Boric’s cabinet reflects this new attitude. Starting with the naming of Mario Marcel, the current president of the Central Bank, to the Finance Ministry, Boric’s choices for the most part reflect the desire to implement change that is real, profound, but also pragmatic and technical. There is little sign of political idealism or ideology in this cabinet. The Communist Party, which had prided itself as the largest party within the coalition, plays a minor role (except for Camila Vallejo, the new government spokesperson). Boric’s Minister of Foreign Affairs Antonia Urrejola pulled no punches in being critical of the region’s human rights abusers such as Nicaragua and Cuba as president of the OAS’ Inter-American Commission on Human Rights.
For the time being the market reaction has been extraordinarily positive, yet most of the risks have not really changed. The country’s economic outlook remains bleak, the demands for change are still there, and the constituent assembly continues to draw up its wish list of social and political rights. But for now, Boric has done much to smooth the rough edges of the transition.
Patricio Navia, professor of liberal studies at NYU and professor of political science at Diego Portales University in Chile:
While the appointment of Mario Marcel as the finance minister is reassuring for markets and definitely a move in the right direction, there is some bad news in the composition of the cabinet as well. The cabinet is comprised of several independents and many people without much political experience. That will generate tensions and unforced errors when the government takes office in March. It is refreshing to have many new faces, but the absence of party militants and people with legislative and government experience will test the ability of the cabinet to tackle some pending and urgent problems right away.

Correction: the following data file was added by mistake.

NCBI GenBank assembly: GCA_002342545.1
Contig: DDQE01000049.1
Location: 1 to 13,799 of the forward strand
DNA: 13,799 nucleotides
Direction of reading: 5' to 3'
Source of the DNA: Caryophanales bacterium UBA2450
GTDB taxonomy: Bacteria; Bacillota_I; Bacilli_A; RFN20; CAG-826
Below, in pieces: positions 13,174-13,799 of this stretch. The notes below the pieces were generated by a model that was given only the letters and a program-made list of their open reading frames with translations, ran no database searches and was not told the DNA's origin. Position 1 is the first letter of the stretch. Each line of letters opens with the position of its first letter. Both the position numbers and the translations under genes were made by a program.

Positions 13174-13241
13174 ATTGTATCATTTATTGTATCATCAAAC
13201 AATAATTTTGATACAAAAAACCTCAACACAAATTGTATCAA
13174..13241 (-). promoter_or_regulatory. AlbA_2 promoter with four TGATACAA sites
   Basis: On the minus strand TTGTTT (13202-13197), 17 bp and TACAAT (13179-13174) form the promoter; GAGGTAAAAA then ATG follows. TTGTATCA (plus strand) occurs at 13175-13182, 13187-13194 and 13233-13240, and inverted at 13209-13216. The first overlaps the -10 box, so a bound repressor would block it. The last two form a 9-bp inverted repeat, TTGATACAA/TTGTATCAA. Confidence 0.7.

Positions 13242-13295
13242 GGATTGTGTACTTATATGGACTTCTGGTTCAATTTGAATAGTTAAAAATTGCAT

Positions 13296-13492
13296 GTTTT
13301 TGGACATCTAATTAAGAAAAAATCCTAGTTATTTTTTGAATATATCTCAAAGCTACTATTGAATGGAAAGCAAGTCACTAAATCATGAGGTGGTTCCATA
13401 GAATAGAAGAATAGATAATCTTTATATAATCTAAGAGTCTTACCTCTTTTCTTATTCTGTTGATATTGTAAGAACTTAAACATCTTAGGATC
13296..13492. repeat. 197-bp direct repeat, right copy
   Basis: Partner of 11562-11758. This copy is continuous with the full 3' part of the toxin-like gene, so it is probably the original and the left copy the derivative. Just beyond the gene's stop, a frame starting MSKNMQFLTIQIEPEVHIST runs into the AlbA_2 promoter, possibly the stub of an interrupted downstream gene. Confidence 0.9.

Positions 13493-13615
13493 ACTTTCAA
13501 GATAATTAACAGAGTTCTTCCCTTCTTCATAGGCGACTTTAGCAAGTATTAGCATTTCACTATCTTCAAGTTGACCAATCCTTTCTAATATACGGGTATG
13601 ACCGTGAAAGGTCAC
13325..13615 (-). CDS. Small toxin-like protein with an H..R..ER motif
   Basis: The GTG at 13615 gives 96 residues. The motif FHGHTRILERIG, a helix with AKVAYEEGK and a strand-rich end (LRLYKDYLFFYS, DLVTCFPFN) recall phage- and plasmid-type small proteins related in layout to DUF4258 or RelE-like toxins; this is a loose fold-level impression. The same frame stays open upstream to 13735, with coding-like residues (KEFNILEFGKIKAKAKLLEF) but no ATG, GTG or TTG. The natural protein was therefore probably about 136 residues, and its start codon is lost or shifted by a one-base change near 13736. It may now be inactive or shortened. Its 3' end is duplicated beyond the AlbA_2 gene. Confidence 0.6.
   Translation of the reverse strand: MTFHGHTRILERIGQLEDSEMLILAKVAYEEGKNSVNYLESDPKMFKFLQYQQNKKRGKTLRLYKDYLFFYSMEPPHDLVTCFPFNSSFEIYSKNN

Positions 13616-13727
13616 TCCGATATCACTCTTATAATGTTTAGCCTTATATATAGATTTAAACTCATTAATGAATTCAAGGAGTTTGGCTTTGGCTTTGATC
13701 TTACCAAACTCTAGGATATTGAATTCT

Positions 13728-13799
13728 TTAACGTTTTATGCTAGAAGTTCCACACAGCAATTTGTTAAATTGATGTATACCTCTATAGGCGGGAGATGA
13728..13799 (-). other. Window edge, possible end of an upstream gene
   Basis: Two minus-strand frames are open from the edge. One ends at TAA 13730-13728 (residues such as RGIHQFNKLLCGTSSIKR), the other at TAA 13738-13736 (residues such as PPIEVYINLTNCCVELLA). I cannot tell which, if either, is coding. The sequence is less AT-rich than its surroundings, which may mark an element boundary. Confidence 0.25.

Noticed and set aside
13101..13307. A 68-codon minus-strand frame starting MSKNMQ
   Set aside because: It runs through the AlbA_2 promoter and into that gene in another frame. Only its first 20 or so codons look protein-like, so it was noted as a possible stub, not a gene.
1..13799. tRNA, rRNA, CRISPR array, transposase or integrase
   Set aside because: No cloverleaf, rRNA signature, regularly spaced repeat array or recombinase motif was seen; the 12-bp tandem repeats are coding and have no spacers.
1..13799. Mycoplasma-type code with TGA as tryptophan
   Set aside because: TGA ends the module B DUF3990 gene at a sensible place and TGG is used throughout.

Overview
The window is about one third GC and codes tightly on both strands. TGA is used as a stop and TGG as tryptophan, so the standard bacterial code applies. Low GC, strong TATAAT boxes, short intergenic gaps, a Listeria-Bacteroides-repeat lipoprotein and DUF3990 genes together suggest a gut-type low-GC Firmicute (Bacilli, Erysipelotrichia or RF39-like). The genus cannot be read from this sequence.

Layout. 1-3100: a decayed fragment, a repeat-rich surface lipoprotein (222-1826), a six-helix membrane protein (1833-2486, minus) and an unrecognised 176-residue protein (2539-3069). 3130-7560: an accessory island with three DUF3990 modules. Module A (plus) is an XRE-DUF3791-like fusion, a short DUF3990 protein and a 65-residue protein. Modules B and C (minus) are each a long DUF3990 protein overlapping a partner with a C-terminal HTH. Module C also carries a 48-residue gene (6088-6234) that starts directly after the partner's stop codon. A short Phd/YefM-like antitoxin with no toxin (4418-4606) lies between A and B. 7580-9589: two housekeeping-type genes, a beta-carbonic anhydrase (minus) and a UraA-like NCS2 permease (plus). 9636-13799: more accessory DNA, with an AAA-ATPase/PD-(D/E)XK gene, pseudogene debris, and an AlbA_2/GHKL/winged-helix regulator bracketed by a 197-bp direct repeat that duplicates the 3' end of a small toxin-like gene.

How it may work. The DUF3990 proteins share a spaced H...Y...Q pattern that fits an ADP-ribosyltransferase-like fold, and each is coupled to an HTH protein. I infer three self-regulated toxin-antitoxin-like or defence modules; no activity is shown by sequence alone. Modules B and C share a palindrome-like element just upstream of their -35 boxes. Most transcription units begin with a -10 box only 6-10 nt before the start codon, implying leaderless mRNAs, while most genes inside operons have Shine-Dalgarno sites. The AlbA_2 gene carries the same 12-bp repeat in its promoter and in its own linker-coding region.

One of the key issues, public security, will be a challenge for the new Interior Minister and the chief of the cabinet, Izkia Siches. The 35-year-old physician has no prior government experience and is not affiliated with any political party. Since her job will be to coordinate the police forces, lead the response to the Mapuche conflict in the Araucanía region and provide political leadership to the cabinet, her lack of previous experience will be a problem.
Rather than appointing a cabinet that reflected diversity in multiple dimensions, the cabinet is comprised mostly of people who share President-elect Boric’s strengths and weaknesses. It would have been better to have a more balanced group of people who are young and fresh like Boric and experienced and seasoned in politics and government like Mario Marcel.
Tags: Chile, Gabriel Boric